U.S. Confidence in Police Recovers From Last Year's Low

U.S. Confidence in Police Recovers From Last Year's Low

U.S. Confidence in Police Recovers From Last Year's Low

The FINANCIAL -- Americans' confidence in the police has edged back up this year after dropping last year to its lowest point in 22 years. Currently, 56% of Americans have "a great deal" or "quite a lot" of confidence in the police, four percentage points higher than in 2015. Confidence is essentially back to where it was before a series of highly publicized incidents involving white police officers and young black men in several communities across the country.

The latest update on Gallup's annual measure of confidence in U.S. institutions, conducted June 1-5, finds Americans' overall confidence in most institutions below the historical average, a pattern that encompasses the police, despite the small rise in confidence this year. Still, confidence in the police is high on a relative basis, lagging behind only the military and small business on a list of 15 institutions.

Americans' confidence in the police was at 52% when Gallup first measured it in 1993. This rating reflected the impact of the trial of four Los Angeles police officers for beating Rodney King and violating his civil rights two years earlier. Confidence in the police rose thereafter, reaching 60% by the mid-1990s and a record high of 64% in 2004. In the ensuing years, confidence in police slipped, as it did for most institutions. Last year, confidence tied the record low of 52%, reflecting police actions in Ferguson, Missouri, and other cities, before rebounding modestly this year as these events faded from the news.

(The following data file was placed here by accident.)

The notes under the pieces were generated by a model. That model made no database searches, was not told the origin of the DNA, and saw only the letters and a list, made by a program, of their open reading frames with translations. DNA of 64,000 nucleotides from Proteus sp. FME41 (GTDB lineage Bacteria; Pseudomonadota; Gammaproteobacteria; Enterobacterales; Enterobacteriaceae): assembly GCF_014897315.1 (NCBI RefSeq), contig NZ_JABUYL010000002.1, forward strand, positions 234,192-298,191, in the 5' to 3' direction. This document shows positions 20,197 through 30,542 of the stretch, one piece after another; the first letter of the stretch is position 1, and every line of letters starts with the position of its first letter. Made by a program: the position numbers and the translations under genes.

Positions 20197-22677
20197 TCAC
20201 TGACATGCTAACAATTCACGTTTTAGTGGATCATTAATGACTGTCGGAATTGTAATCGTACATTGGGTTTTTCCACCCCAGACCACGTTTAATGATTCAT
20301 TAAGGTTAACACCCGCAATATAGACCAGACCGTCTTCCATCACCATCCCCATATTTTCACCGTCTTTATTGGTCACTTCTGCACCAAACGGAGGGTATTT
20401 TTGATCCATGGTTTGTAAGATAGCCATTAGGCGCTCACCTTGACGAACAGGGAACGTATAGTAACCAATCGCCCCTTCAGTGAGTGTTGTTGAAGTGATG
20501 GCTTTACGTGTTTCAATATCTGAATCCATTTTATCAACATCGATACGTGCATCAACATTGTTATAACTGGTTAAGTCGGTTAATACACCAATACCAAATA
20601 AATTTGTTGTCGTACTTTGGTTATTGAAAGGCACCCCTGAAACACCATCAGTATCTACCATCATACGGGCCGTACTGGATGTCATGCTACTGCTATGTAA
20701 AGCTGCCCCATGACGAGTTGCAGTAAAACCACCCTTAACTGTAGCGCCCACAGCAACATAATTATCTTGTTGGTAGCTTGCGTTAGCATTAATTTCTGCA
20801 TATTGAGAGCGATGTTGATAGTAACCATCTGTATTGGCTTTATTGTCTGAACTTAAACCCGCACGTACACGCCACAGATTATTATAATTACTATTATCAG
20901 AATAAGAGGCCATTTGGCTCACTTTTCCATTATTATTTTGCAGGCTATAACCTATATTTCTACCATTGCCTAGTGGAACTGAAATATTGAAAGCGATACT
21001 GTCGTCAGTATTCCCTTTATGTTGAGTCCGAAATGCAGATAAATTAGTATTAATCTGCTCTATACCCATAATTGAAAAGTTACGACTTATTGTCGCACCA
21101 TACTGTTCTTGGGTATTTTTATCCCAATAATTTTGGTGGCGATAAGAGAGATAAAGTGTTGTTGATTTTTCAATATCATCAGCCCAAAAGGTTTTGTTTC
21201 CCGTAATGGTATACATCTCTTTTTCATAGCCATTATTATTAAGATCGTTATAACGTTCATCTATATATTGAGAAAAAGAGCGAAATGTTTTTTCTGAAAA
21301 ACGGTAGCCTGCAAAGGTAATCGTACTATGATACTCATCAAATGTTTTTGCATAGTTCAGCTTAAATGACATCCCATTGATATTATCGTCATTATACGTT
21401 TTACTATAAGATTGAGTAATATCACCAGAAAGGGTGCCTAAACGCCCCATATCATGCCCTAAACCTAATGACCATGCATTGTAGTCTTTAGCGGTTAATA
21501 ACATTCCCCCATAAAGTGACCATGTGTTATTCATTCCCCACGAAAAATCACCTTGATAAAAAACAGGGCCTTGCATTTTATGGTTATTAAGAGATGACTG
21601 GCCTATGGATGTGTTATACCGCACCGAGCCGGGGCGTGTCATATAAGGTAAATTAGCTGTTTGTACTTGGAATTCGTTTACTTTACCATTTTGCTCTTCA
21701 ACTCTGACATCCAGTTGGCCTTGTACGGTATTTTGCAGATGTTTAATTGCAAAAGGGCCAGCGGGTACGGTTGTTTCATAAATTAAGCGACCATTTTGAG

At this point, 25% of Americans say they have a great deal of confidence in the police, 31% quite a lot, 29% "some," 13% "very little" and 1% "none." The combined 14% who have very little or no confidence in the police is down from 18% last year, which was the highest negative confidence reading in Gallup's history of rating the police.

As has been true historically, whites have a significantly higher level of confidence in the police than nonwhites, and the gap between the two racial groups widened this year as whites' confidence rose to 62%, while nonwhites stayed at 39% both years. Republicans and independents who lean Republican have more confidence in the police than Democrats and Democratic leaners, although Democrats' confidence rose to 48% from 41% last year, while Republicans stayed the same both years at 68%.


A slim majority of Americans have confidence in the police as an institution, and that confidence level has risen modestly since last year's low point, which most likely reflected the visibility of police incidents involving black citizens. The continuing gulf between whites and nonwhites in confidence in the police, however, has increased -- reflecting the tension that exists between the police and some communities, a problem that will almost certainly take years to address in meaningful ways.



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